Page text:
Magical Land: The main character is expected to go to many famous magical lands, starting with OZ.
Meaningful Name: Not surprising, given the comic's title. Several main characters share the same name as well-known fairy tale protagonists and fill the same roles.
Subverted with Hercilia: her name means "Tender; delicate." She is anything but, so it's probably meant to be ironic.
Warrick is derived from Warwick, which means "dam" or "weir". Considering the type of powers he has, it works.
Also interesting to note that the last names seem to have meanings. In the case of the Chopper twins : they got their family name from their grandfather (who was the Tin Man, and as such, a lumberjack). The last name still applies to the Twin's respective functions, since Warrick is a healer (a form of magical doctor and/or surgeon) and Selva is a seamstress.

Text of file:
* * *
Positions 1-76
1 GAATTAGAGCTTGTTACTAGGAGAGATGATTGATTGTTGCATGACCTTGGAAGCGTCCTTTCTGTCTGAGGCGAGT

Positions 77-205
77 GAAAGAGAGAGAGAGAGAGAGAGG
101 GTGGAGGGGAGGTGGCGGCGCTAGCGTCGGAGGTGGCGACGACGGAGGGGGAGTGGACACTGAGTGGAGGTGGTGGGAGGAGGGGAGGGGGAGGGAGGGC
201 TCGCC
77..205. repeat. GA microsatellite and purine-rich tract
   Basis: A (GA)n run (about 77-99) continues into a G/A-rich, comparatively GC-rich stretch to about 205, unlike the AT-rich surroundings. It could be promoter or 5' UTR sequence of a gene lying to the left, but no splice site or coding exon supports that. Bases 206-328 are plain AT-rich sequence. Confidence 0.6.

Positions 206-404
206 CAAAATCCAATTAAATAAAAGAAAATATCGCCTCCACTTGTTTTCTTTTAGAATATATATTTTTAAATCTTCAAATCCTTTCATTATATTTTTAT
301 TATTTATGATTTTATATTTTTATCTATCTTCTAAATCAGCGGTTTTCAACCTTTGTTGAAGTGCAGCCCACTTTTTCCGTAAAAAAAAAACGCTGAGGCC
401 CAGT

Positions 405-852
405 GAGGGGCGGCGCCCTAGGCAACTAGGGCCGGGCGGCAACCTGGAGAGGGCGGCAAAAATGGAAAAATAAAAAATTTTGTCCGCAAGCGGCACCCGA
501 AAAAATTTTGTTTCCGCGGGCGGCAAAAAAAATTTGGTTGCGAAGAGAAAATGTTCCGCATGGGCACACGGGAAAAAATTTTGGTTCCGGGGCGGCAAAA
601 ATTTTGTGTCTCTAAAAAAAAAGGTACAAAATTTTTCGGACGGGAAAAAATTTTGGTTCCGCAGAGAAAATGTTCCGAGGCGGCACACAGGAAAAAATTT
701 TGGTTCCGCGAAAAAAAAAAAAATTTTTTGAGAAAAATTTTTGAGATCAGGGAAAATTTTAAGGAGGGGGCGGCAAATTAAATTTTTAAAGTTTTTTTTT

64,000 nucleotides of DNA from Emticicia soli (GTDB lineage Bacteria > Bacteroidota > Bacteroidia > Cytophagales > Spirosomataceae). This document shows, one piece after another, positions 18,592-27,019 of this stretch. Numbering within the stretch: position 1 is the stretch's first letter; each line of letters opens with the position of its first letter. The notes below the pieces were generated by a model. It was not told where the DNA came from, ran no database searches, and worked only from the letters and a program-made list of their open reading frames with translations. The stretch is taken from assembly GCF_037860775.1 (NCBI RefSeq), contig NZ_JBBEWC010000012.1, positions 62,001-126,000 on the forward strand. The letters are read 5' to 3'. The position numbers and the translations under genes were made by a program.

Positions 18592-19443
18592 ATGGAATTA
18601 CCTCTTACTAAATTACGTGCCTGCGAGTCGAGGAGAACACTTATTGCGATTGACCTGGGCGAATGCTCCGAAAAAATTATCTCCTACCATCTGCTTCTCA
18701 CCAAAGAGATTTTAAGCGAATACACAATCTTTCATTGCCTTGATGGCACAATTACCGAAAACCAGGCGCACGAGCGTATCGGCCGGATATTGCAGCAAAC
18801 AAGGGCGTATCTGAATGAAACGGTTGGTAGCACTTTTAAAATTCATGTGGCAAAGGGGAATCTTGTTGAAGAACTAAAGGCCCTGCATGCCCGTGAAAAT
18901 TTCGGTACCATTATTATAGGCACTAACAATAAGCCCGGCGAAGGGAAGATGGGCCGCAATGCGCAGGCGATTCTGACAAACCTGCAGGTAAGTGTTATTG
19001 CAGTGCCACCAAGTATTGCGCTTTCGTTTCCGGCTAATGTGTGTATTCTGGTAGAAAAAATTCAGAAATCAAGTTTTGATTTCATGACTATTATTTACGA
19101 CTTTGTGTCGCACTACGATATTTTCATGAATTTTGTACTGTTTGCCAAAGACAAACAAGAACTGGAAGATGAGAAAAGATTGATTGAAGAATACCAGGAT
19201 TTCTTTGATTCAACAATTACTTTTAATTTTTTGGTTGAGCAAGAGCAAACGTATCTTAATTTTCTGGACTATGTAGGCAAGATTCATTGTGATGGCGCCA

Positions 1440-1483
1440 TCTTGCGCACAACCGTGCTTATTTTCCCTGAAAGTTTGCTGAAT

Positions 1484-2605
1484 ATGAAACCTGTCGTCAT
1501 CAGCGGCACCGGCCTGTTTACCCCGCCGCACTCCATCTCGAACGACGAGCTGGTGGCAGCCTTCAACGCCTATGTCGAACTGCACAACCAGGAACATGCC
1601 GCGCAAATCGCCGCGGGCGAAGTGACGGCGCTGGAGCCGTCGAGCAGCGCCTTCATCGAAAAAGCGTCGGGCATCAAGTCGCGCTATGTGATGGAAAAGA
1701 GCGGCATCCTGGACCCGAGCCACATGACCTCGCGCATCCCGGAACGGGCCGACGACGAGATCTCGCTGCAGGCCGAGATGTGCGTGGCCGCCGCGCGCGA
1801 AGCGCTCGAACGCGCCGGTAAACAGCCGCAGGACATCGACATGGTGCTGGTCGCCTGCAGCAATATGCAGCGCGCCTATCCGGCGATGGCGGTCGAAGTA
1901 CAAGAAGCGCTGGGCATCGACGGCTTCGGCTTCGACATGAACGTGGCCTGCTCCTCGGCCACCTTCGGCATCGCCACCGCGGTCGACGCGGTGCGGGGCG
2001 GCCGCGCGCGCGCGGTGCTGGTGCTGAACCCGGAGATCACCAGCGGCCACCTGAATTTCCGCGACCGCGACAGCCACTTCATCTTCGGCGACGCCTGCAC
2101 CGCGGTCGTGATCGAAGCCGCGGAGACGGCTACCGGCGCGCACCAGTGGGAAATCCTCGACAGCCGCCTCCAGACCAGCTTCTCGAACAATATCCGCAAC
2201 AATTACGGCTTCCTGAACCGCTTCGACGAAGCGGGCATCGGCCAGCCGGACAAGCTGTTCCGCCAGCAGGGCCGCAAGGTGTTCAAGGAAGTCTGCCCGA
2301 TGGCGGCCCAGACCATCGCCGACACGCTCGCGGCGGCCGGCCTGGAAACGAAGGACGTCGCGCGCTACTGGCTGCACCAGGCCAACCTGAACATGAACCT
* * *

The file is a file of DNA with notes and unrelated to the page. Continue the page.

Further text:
Missing Mom: There's no sign of Emma and Elaine's mother in the present day, and there's a photo of Emma holding a baby Elaine along with Ben's comment that Emma has always been very serious. In this page we get a memory of young Emma yelling for her mother. In the next we see a family portrait including her mother in the background, and when her father brings up her mother Emma starts to refer to her as a "bitch", but gets cut off before she can finish. And it's been confirmed that her mother was a Namesake too.
Monochrome Past: Played with. Although the Distant Prologue was introduced in color, the intermissions continuing the story are rendered in gray and gray-browns, with pops of red. Even when pictured with other characters in colored art, Charles Dodgson and Alice Liddell remain in black and white.
Original Generation: Besides canon Oz characters there are also Adora, Selva and Warrick, who are new additions to the cast.